The Training of a Pictish Warrior

Caledonian Pict by Iantresman via Wikimedia Commons [public domain]

Caledonian Pict by Iantresman via Wikimedia Commons [public domain]

If you’re anything like me, when you hear the word “Pict,” you automatically think of Braveheart, or warriors who are similar. Even with all the research that I’ve done, that’s my brain’s default image (thank you Hollywood). While that movie has a lot to answer for in the area of historical authenticity, it did do one thing right: it showed us how fierce the warriors of the north were. And the movie takes place many generations after the Picts.

So, what would their ancestors have been like? As I’ve said ad nauseam, one of the frustrating things about pre-Conquest history is the lack of solid evidence. But I have found a few good accounts of the training of a Pictish warrior and I thought you may like to know what all they went through to become so feared.

Like most other peoples of the time, warriors were rarely trained by their parents, but sent out to other houses in a system of fosterage that not only benefited the warrior, who learned from a seasoned hero, but promoted bonds of peace and trust among families and clans/tribes. According to The Pictish Warrior AD 297-841, warriors (likely both men and women, at least for a time, although the book focuses on men) began their training somewhere between age seven (Ireland) and ten (in the Highlands). They were expected to master these feats:

  • Dexterity (juggling swords)
  • Strength
  • Voice (the hero’s cry – not described, but I’m thinking it was some kind of blood-curdling battle cry, since historical sources document that the enemies of the Picts were frightened by the savage sounds they made. Another source says they purposefully learned to imitate the sounds of animals to frighten their enemies.)
  • Weapons handling
  • The spear vault (where a spear is placed in the ground butt-first and the warrior jumps up and performs on its point). This seems nearly impossible to me, but I’ve also never seen it attempted. I’ve also read this term to mean a way of mounting a horse where a person takes a running start and uses the spear as a pole to vault onto horseback. There’s beautiful depiction of this in Manda Scott’s historical fiction Boudicca: Dreaming the Eagle.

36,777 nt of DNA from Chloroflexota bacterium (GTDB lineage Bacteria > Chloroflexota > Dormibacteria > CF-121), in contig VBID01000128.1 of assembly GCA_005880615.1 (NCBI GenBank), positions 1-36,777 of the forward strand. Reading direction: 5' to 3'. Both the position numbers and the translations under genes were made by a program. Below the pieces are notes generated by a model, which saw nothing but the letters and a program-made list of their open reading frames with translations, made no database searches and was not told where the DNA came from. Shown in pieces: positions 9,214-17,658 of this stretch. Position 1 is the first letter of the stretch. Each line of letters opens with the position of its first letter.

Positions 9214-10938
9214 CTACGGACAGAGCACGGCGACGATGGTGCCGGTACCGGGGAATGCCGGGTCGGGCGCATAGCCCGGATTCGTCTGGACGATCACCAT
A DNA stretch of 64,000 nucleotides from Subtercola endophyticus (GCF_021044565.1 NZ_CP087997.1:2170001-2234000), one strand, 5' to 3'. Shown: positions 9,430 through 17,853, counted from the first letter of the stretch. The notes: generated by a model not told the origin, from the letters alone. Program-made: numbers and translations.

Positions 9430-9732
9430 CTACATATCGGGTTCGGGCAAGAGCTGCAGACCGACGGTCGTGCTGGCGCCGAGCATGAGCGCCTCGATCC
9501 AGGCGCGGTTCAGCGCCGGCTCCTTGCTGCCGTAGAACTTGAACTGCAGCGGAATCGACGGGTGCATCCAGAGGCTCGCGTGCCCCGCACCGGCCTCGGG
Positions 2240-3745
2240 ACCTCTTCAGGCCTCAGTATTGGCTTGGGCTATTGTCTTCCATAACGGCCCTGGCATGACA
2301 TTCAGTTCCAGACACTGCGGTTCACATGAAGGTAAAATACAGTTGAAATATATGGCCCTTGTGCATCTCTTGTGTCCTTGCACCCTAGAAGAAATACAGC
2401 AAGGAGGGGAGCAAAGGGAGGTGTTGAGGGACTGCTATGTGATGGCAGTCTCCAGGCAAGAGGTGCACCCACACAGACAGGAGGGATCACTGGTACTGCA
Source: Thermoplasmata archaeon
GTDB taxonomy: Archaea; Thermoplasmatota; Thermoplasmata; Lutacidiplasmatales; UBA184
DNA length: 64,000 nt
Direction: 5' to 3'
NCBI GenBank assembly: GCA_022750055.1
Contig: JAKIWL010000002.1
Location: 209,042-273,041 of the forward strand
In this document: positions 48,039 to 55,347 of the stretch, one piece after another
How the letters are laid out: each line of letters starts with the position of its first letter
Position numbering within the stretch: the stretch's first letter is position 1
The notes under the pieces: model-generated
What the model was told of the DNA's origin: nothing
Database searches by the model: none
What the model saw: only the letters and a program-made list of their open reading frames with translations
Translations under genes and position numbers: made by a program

Training wasn’t all based in physical strength. They also learned more refined skills. According to the folktales “four and twenty games of the Britons,” all young warriors were expected to learn:

  • Six feats of activity (hurling weights, running, leaping, swimming, wrestling and riding)
  • Four exercises of weapons (archery or javelin throwing, sword, sword and buckler, and quarterstaff)
  • Three rural sports (hunting, fishing and hawking)
  • Seven domestic games (poetry, music, heraldry, diplomacy, etc.)
  • Four board games (no examples are given, but there is precedent in Arthurian legend that a game very similar to chess was played)

They also played ancient games like shinty to simulate fast-moving battle scenarios. At night, the warriors in training played strategy games. At the end of their training, warriors had to prove their skill by participating in a cattle raid in which they brought home some sort of proof of valor (possibly even the head of an enemy) or passing another type of test.

In my third Guinevere book, I’ve chosen to graft these Pictish practices onto the Votadini tribe (one of the four tribes living south of the Highlands in between Hadrian’s and Antonine Walls) because we have even fewer records of them than the Picts. As tribes literally caught between two worlds (the Britons and the Picts), I think it logical to assume their culture drew from both.

Correction: This post as been updated to delete erroneous information from the source material. John Matthews kindly pointed out that salmon leap was specifically learned by the Red Branch heroes of Ireland (not the Picts) and that the caber toss came into being with the establishment of the Highland Games in the the 19th century. My thanks to him for these corrections!

Source: Pictish Warrior AD 297-841 by Paul Wagner

What else do you know about the training of the Picts? Do you know of any good sources on the subject? What do you think about what I’ve recounted here?

4 thoughts on “The Training of a Pictish Warrior

  1. It’s absolutely fascinating. Other cultures have rich histories, too, but for some reason Britain gets me every time.

    Just a side note: I live in the Los Angeles area and am often asked to describe my book in movie terms. I always say, “Brigit Jones meets Braveheart.” Close enough.

    • I started your book, but I haven’t gotten back to it because of reading books for review. Maybe I’ll do that next. I really like what I’ve read of it. Britain is my baby, too. I like it so much more than American history. I think it’s a soul connection thing.

  2. Thanks for the article. This was really interesting, especially as some of these “training practices” can still be recognised day in the highland games and olympic/commonwealth games. very cool 🙂

    • You’re welcome! I have yet to make it to a highland games, but I will! I thought of that when I was writing this. The Scots have been great about preserving their history and keeping it really alive, not just in memory. If only every nationality/ethnicity were able to do that.

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